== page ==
It never ceases to amaze me how companies’ customer service departments do a disservice to their company. While I have never claimed to be a English scholar, I thought the definition of customer service is to “serve the customer”. Now, we could debate what “serve the customer” really means, but I don’t think it does companies any good when they make really bad, obvious mistakes in servicing their customers. I have written many times previously on this subject, suggesting that technology can help companies provide great customer service, but no matter how good the technology, if the company’s policies or environment don’t allow their customer service reps to make good decisions or give them the latitude to make judgment calls when necessary, the ultimate outcome is poor customer service.
I’m sure we all could make a list of prior poor customer service experiences we have had, and what got me started today was reading Michael Anderson write about his experience with Sony’s customer service department, Adventures in Customer Service: Just Sony Being Sony . What really gets me about this one isn’t so much that Sony ties the hands of the agent in making the right decision, but the supervisor also follows the company’s policy without truly using their brain to make what should be an obvious decision – give the customer a refund. What is so tough here? Isn’t that the role of a supervisor, to consider all the facts.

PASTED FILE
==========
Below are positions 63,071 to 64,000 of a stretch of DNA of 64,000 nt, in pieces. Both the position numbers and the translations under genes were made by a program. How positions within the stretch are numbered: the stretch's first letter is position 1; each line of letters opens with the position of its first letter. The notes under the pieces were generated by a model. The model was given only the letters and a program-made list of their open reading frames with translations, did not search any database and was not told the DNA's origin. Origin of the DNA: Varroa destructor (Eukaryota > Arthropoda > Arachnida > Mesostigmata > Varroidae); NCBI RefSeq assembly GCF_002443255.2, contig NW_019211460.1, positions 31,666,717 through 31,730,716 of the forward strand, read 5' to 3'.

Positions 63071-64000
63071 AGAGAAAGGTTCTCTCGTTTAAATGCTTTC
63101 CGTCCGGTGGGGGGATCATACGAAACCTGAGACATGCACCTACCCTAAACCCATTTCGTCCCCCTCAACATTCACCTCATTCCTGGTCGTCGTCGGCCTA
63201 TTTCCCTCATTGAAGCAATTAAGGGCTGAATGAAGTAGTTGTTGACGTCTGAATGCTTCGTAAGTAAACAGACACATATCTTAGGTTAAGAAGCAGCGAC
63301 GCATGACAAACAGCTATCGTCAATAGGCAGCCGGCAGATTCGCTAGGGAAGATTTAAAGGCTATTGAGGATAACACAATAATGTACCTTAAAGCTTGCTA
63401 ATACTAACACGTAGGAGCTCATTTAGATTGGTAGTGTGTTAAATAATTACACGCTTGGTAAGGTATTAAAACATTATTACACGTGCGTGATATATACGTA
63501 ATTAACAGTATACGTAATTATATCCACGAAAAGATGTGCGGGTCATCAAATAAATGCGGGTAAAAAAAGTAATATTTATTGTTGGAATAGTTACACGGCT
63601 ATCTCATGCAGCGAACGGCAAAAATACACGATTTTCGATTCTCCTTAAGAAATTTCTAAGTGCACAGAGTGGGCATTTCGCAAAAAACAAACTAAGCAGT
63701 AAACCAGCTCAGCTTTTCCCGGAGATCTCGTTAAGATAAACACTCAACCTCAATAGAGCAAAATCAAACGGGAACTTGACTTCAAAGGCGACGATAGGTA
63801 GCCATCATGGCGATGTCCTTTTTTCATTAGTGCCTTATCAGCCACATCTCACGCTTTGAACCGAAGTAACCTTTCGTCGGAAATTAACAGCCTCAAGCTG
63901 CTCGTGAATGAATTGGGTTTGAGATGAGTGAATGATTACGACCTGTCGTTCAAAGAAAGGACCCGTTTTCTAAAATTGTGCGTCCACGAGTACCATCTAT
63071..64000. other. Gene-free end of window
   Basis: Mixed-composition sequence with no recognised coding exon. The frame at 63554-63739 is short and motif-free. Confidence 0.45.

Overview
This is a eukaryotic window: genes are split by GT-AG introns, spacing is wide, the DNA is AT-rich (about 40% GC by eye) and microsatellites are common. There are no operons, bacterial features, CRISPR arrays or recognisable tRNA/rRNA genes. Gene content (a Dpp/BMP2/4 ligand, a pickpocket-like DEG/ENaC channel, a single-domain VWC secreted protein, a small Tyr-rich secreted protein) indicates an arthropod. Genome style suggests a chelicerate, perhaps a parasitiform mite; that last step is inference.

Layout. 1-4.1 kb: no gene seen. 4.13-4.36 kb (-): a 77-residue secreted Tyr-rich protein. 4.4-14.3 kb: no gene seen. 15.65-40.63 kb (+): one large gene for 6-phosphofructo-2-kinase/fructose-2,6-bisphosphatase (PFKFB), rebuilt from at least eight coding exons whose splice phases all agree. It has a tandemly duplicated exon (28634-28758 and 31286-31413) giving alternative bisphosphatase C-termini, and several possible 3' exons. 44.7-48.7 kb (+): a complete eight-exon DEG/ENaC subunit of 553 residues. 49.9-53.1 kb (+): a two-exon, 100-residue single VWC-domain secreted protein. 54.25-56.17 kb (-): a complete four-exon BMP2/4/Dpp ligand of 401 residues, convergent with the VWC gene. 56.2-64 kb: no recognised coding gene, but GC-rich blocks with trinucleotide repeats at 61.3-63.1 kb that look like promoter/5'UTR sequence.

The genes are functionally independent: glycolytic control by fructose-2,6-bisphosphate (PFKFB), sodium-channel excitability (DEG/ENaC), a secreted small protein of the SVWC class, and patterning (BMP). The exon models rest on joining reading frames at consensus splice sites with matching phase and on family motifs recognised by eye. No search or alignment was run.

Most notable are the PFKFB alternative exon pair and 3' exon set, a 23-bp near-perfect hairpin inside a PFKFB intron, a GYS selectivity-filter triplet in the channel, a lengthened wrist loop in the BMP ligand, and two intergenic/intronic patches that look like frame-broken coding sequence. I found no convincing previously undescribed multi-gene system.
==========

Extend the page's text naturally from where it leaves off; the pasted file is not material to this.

While I know that everyone can make a mistake or a bad decision, it still starts with the company culture. Our entire company, not just our customer service reps, is empowered to find ways to make our customers successful. That doesn’t mean we always give the customer what they are asking for, but certainly everyone considers all factors, and works extra hard to find ways to satisfy our customers.Come on people, providing fantastic customer service shouldn’t be so difficult.
Until Next Time,